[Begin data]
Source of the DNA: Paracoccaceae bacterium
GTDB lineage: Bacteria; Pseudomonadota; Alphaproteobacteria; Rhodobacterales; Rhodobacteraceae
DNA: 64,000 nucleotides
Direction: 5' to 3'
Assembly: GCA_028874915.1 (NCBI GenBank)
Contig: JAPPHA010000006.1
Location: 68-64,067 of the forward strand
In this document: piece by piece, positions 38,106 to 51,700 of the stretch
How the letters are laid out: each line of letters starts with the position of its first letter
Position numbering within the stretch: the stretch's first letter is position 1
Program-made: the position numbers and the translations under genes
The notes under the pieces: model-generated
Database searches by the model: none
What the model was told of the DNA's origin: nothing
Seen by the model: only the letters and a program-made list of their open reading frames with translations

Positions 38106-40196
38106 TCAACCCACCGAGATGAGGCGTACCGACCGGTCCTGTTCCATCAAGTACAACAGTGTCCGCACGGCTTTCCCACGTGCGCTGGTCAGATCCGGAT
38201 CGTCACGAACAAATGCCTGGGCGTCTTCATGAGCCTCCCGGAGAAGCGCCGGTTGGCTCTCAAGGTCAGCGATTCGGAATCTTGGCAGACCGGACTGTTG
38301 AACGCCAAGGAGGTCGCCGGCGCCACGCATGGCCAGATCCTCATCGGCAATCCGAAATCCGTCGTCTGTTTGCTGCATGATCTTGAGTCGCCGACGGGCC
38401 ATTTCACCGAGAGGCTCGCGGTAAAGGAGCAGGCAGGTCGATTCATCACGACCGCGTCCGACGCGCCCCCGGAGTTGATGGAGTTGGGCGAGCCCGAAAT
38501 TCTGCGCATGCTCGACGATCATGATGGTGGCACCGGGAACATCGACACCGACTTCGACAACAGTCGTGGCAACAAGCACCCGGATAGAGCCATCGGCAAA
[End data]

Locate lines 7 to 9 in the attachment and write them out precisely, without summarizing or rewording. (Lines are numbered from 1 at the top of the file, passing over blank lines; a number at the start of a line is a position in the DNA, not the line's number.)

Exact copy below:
Location: 68-64,067 of the forward strand
In this document: piece by piece, positions 38,106 to 51,700 of the stretch
How the letters are laid out: each line of letters starts with the position of its first letter